Against Magdeburg, the British send 52 bombers (27 Wellingtons, 9 Halifaxes, 9 Stirlings, and 7 Manchester bombers). Once again, the targets are railway stations. There is cloud cover over the target that forces the bombers to drop their loads by guesswork. The British lose two Wellingtons, one Halifax, and one Stirling.
The RAF sends minor diversionary raids to Boulogne (13 Wellingtons), Rotterdam (9 Wellingtons and Whitleys), Dunkirk (two Wellingtons), and on minelaying in the Frisian Islands. All of these bombers return.
Overall, it is not a bad night for the RAF. For 314 sorties, the British only lose 14 bombers for a 4.5% loss rate. In terms of maintaining a sustainable bombing campaign, this is considered acceptable, as the average crewman can be expected to survive a 20-mission tour. Naturally, the lower, the better, 14 bombers is still a lot to lose and a lot of RAF crewmen wind up in POW camps after a night like this.
The Luftwaffe send a few bombers against the north of England. The German planes drop their bombs at random, in fields and along roads, then head home quickly. Targets hit include the vicinities of Northumberland, Gateshead (4 killed), and Bishop Auckland. The damage is minimal, but occasional "lucky hits" destroy a road here or there, cut some utility lines, or land on luckless people in their homes.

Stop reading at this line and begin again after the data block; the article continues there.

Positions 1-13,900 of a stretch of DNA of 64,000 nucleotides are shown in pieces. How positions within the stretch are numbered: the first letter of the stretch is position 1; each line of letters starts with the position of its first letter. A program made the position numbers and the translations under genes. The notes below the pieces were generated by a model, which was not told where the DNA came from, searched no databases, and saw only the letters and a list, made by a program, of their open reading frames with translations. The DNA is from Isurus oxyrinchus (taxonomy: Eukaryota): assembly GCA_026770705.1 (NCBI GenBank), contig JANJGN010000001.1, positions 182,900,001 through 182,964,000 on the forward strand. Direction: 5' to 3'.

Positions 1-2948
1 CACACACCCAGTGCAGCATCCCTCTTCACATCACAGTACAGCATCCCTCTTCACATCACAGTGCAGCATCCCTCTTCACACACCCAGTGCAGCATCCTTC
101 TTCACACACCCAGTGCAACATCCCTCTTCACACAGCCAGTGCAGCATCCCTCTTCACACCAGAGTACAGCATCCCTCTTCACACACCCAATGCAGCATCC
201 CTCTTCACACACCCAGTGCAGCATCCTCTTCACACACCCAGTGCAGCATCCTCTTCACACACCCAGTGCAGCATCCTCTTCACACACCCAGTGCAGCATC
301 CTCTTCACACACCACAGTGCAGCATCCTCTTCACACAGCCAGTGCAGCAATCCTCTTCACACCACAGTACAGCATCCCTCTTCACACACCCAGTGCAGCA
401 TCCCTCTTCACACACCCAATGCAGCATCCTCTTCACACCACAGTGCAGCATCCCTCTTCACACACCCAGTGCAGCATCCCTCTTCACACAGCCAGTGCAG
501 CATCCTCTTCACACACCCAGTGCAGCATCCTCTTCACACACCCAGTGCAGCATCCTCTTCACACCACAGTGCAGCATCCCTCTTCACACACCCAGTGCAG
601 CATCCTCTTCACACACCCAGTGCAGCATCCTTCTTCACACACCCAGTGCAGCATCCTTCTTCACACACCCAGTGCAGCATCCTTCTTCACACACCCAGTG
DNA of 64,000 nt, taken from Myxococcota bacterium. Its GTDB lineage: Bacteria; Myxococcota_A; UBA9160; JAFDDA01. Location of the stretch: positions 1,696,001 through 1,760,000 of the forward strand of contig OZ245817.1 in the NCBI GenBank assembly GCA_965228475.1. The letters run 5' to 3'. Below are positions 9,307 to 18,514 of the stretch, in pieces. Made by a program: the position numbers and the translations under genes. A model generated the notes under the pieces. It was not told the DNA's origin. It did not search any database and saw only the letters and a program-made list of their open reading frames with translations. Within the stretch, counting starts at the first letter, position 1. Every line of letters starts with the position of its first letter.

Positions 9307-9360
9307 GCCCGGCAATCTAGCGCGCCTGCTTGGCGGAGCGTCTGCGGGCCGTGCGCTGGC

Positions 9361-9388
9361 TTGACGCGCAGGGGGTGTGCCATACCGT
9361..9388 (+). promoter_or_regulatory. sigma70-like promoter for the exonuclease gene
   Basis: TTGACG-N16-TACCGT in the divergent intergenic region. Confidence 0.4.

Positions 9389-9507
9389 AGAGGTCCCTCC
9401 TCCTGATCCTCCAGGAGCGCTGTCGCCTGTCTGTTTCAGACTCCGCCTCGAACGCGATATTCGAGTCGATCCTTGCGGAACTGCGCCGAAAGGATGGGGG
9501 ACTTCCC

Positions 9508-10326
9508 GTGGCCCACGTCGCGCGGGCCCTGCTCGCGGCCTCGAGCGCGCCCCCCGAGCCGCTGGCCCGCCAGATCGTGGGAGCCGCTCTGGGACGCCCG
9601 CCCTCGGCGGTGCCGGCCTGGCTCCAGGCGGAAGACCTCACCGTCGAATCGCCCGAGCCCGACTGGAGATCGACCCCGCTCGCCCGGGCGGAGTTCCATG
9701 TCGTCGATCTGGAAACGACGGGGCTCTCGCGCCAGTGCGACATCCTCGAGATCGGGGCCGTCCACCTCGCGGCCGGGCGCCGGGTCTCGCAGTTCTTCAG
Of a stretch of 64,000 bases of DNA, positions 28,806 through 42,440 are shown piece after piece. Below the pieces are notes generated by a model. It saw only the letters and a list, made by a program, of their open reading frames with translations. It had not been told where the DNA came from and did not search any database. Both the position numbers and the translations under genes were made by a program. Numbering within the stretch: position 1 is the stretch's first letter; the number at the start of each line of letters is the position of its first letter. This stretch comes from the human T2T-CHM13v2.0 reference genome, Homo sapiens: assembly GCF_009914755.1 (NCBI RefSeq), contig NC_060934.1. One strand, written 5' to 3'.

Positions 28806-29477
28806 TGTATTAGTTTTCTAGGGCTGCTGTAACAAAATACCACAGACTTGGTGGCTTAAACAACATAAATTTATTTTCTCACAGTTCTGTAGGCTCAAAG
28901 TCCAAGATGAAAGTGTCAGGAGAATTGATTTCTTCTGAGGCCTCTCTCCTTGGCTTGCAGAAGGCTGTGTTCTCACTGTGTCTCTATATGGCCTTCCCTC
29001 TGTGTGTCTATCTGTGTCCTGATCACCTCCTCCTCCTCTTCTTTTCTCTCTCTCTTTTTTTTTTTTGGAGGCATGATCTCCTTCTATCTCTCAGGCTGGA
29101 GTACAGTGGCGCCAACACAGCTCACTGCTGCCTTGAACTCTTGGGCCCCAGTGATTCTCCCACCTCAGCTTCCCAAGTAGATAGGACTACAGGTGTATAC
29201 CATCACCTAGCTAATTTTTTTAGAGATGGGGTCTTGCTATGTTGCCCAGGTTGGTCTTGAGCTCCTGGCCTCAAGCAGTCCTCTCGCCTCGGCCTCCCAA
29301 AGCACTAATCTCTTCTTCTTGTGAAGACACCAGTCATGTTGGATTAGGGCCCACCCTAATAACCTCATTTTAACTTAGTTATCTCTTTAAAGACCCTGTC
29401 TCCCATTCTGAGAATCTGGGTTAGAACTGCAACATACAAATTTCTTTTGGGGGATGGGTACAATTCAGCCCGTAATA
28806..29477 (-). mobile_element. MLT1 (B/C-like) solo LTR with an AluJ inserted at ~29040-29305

Luftwaffe Oberstleutnant Wolfgang Schenck earns the Knight's Cross Oberleutnant and Staffelkapitän of the 1./SKG 210.
|A colorized view of Wolfgang Schenck. Sometimes color brings out a little more humanity in the subject.|
Battle of the Baltic: The Luftwaffe bombs and sinks Soviet transport Sibir, which is carrying 2500 wounded from Tallinn, Estonia to Kronstadt near Leningrad. An estimated 400+ perish. The date of this sinking is disputed, some place it on 19 August.
Two ships hit mines laid by German S-boats:
- 125-ton Soviet freighter Vodnik
- 542-ton Lithuanian freighter Utena